From my earliest childhood days, I was a fan of cowboys. I wore Stetsons and toted cap-gun sixshooters and never traveled far from the ranch without a BB rifle slung over my shoulders. When I wasn’t rounding up the cattle or stringing barbed wire I strummed the banjo, one of those plastic windups that played one tune: “Home on the Range.” I would have preferred “The Old Chisholm Trail,” but cowboys don’t complain. By the time I was eight years old, I had selected the greatest cowboy song of all time and learned its lyrics. I can still recite them today.
That song was “The Strawberry Roan” as sung by Marty Robbins on Gunfighter Ballads and Trail Songs. With lyrics by Curely Fletcher, the song has a few different versions — but a comparison clearly shows that the simplest, most memorable, and most dramatic version (cutting away all the clutter) is the Marty Robbins version.
Somewhere around the age of ten I abandoned my cowboy gear. But I never abandoned “The Strawberry Roan,” and now, decades later, I recognize that, had anybody been placing bets on what I would become when I grew up, they would not have bet “cowgirl.” The wisest among them would have bet “writer.”
They would have bet that way because the song I was attached to like a burr to a saddle blanket was a song with a strong, clear dramatic structure , much like the structure of a novel, play, or movie. In five eight-line stanzas, the lyrics take us from defeat to seeming victory to defeat-with-knowledge. A complete story cycle, with dramatic rising action.
In the first stanza we learn that a bronc fighter, out of a job, is approached by a stranger who needs a horse tamer. But the stranger warns the cowboy that the horse in question has had a lot of luck throwing good riders.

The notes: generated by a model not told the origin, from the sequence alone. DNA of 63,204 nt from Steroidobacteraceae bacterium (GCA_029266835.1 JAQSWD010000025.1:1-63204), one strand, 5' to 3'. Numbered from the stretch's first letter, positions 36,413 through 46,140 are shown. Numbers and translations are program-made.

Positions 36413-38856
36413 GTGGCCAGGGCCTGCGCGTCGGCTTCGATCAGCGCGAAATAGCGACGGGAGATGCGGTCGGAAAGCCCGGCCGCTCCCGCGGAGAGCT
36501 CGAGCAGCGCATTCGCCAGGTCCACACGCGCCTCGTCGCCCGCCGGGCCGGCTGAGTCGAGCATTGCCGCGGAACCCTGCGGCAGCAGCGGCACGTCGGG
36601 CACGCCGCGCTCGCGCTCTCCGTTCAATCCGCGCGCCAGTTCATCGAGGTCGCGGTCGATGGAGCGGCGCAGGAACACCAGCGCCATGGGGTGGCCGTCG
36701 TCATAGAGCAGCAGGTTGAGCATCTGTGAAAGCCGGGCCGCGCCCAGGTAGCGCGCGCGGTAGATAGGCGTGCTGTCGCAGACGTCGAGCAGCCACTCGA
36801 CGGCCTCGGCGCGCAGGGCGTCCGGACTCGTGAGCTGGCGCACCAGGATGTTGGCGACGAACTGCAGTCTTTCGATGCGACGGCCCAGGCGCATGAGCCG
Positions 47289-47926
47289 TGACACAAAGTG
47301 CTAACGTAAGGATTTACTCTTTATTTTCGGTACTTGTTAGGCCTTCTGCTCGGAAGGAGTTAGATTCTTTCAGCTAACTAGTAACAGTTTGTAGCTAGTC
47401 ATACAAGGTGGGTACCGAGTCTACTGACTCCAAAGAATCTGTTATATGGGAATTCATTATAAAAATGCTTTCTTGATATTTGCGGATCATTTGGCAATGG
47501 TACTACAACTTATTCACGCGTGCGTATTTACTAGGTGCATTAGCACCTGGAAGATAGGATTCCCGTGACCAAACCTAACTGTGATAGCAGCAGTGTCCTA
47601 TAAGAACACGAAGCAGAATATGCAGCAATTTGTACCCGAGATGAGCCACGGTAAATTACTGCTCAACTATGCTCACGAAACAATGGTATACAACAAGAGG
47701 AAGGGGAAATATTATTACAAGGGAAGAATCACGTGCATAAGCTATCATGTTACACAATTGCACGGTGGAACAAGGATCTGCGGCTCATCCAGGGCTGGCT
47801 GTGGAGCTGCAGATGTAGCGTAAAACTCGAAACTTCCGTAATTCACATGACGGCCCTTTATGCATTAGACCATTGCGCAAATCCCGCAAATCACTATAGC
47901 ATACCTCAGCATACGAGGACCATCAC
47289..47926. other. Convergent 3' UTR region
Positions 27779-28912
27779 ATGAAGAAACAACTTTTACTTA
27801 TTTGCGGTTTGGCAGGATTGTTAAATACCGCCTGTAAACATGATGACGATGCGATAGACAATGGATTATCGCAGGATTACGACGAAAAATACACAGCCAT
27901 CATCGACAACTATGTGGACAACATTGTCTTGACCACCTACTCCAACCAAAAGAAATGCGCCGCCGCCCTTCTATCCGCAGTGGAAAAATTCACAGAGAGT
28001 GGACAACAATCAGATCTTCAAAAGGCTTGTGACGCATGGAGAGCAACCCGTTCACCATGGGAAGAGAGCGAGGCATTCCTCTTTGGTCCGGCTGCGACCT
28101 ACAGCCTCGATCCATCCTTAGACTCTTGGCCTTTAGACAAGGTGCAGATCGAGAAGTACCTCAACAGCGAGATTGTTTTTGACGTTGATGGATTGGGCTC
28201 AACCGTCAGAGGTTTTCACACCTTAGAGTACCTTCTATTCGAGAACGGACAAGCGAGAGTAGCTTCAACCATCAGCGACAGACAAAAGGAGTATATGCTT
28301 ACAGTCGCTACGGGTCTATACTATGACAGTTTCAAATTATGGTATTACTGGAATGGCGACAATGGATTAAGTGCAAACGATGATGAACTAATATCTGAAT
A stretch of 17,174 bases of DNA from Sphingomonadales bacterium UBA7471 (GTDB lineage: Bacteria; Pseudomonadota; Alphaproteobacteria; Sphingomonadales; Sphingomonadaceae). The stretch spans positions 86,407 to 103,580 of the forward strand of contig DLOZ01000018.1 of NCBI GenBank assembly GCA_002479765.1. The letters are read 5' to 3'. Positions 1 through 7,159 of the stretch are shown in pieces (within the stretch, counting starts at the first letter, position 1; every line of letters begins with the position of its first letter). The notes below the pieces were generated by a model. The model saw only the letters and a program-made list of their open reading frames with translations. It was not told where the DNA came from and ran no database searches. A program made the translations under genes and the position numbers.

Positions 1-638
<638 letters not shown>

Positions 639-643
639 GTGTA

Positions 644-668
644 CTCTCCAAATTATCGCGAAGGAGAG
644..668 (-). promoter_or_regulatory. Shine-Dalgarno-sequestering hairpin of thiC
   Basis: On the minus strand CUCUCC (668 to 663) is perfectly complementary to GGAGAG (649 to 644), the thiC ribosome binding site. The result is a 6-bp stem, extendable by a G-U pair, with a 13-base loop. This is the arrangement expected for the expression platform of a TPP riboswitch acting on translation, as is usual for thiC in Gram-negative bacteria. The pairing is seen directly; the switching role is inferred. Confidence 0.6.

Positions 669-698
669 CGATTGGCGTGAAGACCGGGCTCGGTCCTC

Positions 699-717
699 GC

This warning only inflames the cowboy, who “gets all het up”,” speaks ill of the “nag” in question, and brags that he can beat any horse alive. By the end of the second stanza we’re out at the ranch, where the cowboy hero will get a look at the horse he has been hired to tame.
Seven of the eight lines of the third stanza describe the strawberry roan in great detail. He sounds like a wreck: old, his hocks swollen, pigeon-toed, u-necked. The listener is amused and lulled by this highly descriptive information which makes the roan seem no threat at all. And then comes the eighth line, the reversal, when the cowboy, wise in the ways of horses, reveals that Strawberry is “a regular outlaw.”
So three-fifths of the way into the story we have met the protagonist and antagonist and we understand the conflict. One of these two will win, Cowboy or Strawberry. The confrontation will be neither pleasant nor easy.
Frederic Remington Bronze, Bronco Buster
In the fourth stanza we’re let in on the fact that the cowboy, mounting the strawberry roan, recognizes the severity of what he faces. The instant the cowboy steps in the saddle and releases the blind, Strawberry reacts, frog-walking, twisting, bucking, heaving, and, at the end of the stanza, turning his belly toward the sun. (Putting his head low between his front legs while kicking his hind legs as high as he can.) Horse and rider, as well as listener/reader, are left suspended in the air as the fourth stanza ends.
Strawberry comes back to earth hard. Then up he bucks again, this time dislodging the defeated cowboy, who hyperbolically spins twice before hitting the ground. The final stanza is followed by a three-line summary in which the cowboy admits defeat and argues that no man alive could ride the strawberry roan.
As a kid, I loved that ending, mainly because I wanted Strawberry to win the contest. But I also loved the ending because I recognized that the cowboy was, throughout the song, engaging in humor at his own expense. The humor served to make the cowboy a mere mortal while elevating Strawberry to a higher level: The Horse That Couldn’t Be Broken.
There, in one short song, are the main elements of story — setting, challenge, protagonist and antagonist, conflict, rising action (literal as well as figurative!), climax, and change. No wonder I unsaddled my pony, hung up my sixshooters, kicked off my spurs, and became a writer.